I don't think anyone expected Meryl to be so cutting in her criticism of Donald Trump.  Never actually mentioning his name, she instead invoked her late friend Carrie Fisher in stating "take your broken heart and make it into art."  She called upon the "principled" press to bear the standards of truth and bolstered the work of her fellow artists saying "an actor's only job is to enter the lives of people who are different from us and let you feel what that feels like."

So proud to be a fan of this woman.  Brava, Meryl.

Saturday, January 7, 2017

My 2017 Golden Globe predictions

Happy Golden Globes weekend!  I'm looking forward to this year's show more than usual since Meryl is set to receive the Cecil B. DeMille Award and we'll likely get a great speech and career retrospective.  The fact that she's nominated for Florence Foster Jenkins is just gravy.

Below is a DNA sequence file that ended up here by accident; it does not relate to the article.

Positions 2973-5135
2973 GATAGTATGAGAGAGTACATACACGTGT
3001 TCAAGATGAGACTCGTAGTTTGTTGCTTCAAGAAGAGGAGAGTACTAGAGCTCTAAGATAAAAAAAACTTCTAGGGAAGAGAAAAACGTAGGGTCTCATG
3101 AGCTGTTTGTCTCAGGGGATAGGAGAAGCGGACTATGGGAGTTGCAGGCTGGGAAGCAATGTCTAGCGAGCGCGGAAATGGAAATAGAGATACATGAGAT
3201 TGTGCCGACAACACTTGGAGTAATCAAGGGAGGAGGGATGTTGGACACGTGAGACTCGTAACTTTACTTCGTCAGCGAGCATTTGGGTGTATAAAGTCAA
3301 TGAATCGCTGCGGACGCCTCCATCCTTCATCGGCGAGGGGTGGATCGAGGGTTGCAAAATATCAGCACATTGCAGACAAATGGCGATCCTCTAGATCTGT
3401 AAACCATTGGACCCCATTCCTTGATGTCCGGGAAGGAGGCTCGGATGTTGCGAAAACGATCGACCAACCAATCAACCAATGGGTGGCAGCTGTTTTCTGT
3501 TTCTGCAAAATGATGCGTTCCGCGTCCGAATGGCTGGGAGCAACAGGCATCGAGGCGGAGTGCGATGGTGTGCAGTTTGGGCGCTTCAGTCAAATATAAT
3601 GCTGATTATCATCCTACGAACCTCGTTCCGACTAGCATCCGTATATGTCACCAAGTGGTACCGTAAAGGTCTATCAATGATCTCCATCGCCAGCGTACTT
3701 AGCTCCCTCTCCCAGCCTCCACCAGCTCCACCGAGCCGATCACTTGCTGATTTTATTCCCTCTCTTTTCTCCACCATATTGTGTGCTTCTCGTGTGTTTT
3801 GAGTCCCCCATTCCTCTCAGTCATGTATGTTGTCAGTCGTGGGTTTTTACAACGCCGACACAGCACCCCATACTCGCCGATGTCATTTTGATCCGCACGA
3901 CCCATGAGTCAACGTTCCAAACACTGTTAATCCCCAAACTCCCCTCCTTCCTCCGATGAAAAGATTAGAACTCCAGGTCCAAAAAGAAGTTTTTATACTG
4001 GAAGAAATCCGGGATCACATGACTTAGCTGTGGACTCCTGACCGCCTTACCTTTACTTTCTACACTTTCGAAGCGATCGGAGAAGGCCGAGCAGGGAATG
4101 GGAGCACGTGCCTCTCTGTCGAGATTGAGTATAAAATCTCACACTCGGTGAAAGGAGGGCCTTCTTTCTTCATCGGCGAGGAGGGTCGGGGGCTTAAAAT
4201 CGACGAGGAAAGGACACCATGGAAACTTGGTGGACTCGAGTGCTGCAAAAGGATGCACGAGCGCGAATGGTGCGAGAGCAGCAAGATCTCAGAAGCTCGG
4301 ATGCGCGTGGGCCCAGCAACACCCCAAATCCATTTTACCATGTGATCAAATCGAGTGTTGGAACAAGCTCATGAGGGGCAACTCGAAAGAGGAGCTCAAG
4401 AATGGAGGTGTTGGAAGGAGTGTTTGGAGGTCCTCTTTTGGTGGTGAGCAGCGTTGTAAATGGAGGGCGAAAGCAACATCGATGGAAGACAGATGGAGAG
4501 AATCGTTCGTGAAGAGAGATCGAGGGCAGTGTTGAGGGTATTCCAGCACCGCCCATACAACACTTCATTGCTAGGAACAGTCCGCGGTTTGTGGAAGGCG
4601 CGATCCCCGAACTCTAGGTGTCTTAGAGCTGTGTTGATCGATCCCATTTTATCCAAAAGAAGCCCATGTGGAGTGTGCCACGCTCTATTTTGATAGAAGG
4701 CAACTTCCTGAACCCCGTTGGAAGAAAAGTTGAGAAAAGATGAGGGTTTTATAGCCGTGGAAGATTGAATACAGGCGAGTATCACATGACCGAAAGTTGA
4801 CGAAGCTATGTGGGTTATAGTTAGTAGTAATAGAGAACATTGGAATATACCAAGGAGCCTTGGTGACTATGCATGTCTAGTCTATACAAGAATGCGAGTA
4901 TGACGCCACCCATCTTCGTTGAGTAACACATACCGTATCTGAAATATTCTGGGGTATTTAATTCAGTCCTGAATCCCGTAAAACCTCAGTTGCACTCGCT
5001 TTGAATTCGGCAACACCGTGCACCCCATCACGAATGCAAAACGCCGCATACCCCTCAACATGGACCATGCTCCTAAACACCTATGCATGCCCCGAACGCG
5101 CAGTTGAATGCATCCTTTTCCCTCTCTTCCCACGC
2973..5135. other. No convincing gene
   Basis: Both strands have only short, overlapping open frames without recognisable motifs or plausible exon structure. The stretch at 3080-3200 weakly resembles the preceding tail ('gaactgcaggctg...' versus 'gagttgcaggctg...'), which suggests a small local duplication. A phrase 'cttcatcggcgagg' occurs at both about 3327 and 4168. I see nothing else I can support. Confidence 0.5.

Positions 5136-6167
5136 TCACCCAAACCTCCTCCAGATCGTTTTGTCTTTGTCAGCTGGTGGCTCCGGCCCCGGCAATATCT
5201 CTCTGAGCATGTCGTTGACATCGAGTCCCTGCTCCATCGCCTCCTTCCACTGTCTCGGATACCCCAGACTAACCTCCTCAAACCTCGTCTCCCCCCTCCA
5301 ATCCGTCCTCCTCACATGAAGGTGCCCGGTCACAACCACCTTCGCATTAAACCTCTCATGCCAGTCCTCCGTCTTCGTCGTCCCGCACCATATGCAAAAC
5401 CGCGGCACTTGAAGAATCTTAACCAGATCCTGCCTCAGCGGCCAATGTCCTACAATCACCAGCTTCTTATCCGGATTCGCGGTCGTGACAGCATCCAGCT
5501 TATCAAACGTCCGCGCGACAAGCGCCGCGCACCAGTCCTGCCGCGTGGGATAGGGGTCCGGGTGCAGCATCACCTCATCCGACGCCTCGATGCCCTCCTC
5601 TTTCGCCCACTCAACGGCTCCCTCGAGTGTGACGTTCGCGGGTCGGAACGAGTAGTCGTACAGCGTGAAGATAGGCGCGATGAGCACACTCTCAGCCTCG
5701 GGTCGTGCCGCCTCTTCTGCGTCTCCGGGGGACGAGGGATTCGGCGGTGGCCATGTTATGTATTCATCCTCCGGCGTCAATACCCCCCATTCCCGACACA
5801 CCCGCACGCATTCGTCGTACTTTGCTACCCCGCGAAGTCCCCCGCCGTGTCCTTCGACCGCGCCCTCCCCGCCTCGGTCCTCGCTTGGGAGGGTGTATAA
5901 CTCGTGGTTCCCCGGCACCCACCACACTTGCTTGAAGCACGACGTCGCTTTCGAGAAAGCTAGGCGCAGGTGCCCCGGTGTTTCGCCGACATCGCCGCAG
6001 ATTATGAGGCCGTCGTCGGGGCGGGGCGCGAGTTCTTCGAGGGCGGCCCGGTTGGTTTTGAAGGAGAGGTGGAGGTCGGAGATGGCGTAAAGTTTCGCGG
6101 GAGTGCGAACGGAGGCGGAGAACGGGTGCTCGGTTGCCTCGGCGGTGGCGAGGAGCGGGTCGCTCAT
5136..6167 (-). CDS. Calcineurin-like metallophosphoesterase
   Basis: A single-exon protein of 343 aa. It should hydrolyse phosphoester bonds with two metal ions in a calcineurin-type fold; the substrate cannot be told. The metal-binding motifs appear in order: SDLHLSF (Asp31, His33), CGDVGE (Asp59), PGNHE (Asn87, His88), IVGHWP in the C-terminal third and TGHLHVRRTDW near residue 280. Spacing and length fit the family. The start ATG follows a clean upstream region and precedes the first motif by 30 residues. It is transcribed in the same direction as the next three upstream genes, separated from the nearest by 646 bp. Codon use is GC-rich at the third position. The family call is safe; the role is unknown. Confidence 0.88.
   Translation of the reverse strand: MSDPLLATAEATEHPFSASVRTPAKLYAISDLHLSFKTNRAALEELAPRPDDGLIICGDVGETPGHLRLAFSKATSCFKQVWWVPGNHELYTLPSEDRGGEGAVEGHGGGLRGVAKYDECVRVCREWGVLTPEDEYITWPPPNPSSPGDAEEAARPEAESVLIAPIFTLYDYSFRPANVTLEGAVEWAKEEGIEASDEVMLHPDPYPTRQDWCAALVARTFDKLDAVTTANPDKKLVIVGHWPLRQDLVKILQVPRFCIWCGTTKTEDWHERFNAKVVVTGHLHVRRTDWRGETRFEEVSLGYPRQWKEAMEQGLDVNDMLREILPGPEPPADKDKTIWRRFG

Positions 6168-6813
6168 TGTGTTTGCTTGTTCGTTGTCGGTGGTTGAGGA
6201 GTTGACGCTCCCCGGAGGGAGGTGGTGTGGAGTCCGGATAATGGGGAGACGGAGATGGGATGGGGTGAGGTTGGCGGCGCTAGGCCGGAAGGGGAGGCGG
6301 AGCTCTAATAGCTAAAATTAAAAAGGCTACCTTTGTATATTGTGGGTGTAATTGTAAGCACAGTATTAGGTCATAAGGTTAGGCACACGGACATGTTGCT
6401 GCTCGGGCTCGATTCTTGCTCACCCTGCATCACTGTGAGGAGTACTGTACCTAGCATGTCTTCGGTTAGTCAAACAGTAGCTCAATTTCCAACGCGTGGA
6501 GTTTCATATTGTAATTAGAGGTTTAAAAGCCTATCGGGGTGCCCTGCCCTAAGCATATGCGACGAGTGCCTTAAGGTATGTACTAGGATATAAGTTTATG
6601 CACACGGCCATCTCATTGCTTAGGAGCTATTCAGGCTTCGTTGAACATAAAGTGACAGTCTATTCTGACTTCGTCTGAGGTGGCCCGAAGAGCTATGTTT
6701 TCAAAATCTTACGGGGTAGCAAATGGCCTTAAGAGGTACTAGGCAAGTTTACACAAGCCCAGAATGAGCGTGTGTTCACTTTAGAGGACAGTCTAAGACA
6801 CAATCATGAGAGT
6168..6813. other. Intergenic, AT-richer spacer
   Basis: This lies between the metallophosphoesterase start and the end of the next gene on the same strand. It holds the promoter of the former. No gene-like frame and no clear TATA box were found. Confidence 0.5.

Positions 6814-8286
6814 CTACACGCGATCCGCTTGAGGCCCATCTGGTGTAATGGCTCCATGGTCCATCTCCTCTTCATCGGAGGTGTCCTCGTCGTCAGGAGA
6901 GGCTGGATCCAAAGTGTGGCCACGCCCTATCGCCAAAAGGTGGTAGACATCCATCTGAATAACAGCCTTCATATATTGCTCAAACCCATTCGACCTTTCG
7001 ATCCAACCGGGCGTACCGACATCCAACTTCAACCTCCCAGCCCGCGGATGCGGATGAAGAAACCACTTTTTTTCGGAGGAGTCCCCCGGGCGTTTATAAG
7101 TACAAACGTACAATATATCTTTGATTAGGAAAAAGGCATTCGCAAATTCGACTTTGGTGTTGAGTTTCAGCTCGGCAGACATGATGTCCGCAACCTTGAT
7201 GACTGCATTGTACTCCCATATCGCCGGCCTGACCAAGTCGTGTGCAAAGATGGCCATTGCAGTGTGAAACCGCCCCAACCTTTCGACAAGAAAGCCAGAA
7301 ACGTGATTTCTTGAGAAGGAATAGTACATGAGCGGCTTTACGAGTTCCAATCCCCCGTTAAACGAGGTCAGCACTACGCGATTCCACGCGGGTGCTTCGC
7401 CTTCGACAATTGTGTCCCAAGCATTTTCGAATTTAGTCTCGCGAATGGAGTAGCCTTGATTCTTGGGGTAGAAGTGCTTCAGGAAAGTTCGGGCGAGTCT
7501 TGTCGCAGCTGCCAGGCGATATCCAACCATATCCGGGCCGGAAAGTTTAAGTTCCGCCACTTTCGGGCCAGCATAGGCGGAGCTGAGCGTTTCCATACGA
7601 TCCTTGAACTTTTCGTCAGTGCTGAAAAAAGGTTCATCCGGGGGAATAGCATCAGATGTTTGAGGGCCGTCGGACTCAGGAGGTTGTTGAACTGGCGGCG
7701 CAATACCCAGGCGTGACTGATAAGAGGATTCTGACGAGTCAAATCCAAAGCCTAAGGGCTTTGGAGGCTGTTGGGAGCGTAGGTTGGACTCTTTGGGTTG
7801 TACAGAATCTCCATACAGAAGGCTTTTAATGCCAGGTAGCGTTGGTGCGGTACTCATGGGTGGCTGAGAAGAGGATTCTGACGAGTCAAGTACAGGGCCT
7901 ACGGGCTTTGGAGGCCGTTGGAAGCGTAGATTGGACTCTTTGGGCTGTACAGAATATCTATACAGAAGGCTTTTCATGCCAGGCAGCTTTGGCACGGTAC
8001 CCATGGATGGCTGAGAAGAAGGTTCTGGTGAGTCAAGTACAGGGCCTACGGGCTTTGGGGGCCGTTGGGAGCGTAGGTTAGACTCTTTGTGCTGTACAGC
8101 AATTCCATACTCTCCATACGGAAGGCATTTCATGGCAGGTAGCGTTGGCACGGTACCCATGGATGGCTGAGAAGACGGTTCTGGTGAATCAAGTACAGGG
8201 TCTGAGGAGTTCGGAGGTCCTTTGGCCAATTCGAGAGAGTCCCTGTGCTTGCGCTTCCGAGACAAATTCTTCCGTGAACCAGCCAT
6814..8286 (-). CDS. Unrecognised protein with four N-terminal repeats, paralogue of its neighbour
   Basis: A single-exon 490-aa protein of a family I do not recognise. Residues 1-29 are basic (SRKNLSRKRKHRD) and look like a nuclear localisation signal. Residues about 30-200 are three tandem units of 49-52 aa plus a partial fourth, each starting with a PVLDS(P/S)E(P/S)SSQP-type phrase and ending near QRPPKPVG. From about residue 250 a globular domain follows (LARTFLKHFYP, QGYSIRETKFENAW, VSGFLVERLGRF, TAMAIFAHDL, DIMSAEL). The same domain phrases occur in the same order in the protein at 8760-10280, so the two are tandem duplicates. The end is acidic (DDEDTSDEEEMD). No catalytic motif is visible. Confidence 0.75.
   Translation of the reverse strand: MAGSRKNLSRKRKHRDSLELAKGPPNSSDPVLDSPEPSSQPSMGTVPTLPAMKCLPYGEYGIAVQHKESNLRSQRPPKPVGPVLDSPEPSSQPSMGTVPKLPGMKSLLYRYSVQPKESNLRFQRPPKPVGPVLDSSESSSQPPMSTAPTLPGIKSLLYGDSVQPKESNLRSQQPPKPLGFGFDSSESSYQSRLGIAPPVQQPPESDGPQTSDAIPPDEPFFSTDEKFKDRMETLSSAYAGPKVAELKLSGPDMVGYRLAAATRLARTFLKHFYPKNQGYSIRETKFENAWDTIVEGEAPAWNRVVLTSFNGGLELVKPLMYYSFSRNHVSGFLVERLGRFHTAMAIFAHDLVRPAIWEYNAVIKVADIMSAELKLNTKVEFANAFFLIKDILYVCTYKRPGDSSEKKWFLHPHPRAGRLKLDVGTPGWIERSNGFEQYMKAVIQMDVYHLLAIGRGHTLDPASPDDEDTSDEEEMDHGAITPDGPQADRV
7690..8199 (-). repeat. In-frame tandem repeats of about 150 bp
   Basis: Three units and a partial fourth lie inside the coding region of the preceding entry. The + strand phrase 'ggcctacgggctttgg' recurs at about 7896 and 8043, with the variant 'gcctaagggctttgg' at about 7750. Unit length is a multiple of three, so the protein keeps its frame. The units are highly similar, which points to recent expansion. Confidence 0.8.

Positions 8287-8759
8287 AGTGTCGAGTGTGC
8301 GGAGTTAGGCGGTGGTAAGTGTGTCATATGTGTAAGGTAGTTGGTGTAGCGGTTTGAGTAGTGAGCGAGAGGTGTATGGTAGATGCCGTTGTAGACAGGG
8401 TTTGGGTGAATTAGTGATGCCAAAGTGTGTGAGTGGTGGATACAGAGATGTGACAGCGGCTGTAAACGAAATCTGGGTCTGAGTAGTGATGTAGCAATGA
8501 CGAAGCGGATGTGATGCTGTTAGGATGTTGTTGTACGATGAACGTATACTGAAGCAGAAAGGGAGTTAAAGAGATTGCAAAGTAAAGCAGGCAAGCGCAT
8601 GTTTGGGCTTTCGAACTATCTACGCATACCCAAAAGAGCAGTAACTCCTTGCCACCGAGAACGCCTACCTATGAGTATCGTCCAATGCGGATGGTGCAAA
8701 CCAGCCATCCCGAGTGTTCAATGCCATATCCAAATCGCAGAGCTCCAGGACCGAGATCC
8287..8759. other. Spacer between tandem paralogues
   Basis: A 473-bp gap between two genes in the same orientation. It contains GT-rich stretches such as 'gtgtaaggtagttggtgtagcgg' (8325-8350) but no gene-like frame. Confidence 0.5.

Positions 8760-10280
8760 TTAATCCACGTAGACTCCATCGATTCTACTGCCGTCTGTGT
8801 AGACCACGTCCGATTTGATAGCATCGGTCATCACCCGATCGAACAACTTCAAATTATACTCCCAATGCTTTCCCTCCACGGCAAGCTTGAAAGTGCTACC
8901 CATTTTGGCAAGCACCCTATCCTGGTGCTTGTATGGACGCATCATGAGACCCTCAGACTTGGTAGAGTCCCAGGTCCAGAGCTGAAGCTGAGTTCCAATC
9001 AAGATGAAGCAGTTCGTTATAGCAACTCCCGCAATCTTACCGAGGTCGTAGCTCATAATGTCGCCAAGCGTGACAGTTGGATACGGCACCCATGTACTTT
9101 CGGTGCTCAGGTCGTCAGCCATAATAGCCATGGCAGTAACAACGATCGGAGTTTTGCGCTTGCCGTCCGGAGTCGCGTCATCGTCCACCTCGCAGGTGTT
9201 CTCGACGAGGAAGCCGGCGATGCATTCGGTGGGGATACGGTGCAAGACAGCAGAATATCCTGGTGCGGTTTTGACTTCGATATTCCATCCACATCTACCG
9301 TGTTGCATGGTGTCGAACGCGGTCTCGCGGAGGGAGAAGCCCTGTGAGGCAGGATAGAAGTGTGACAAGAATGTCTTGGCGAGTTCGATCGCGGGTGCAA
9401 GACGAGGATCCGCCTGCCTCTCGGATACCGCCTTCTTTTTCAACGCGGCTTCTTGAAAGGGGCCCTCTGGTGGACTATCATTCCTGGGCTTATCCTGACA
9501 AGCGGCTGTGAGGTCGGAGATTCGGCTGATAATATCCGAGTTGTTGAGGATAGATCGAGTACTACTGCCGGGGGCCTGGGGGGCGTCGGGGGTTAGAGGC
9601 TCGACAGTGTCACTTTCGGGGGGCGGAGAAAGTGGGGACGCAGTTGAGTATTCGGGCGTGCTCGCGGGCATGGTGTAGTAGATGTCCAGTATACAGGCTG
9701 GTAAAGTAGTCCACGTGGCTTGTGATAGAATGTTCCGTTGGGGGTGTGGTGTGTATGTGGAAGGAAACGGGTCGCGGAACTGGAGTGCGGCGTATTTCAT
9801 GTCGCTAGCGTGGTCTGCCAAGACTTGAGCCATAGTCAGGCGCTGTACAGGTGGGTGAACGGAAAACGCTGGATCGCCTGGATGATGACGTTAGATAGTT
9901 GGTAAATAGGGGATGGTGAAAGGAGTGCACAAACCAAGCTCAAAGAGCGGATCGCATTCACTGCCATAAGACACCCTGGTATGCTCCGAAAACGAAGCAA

Below I've listed my winners predictions.  As usual, I mostly focus on the acting categories but am including in the two Best Pictures as well.

Best Picture-Drama
Manchester by the Sea (I would not be shocked if Moonlight won but I loved both, Manchester more though)

Best Picture-Musical or Comedy
La La Land (I'd be very surprised if it didn't win...great chance at Best Picture at Oscars)

Best Actress-Drama
Natalie Portman-Jackie (pretty likely here, a Negga win would really spice up the Oscar race)

Best Actor-Drama
Casey Affleck-Manchester by the Sea (close second Denzel)

Best Actress-Musical or Comedy
Emma Stone-La La Land (Meryl's win is for lifetime achievement)

Best Actor-Musical or Comedy
Ryan Gosling-La La Land (I guess I don't see a viable alternative here)

Best Supporting Actress
Viola Davis-Fences (she better win everything from here on out)

Best Supporting Actor
Mahershala Ali-Moonlight (I think and hope he'll take this)

Last thought: I can't wait until Tina Fey and Amy Poehler host again.

Monday, January 2, 2017

Will Meryl star in a 2016 Blacklist script?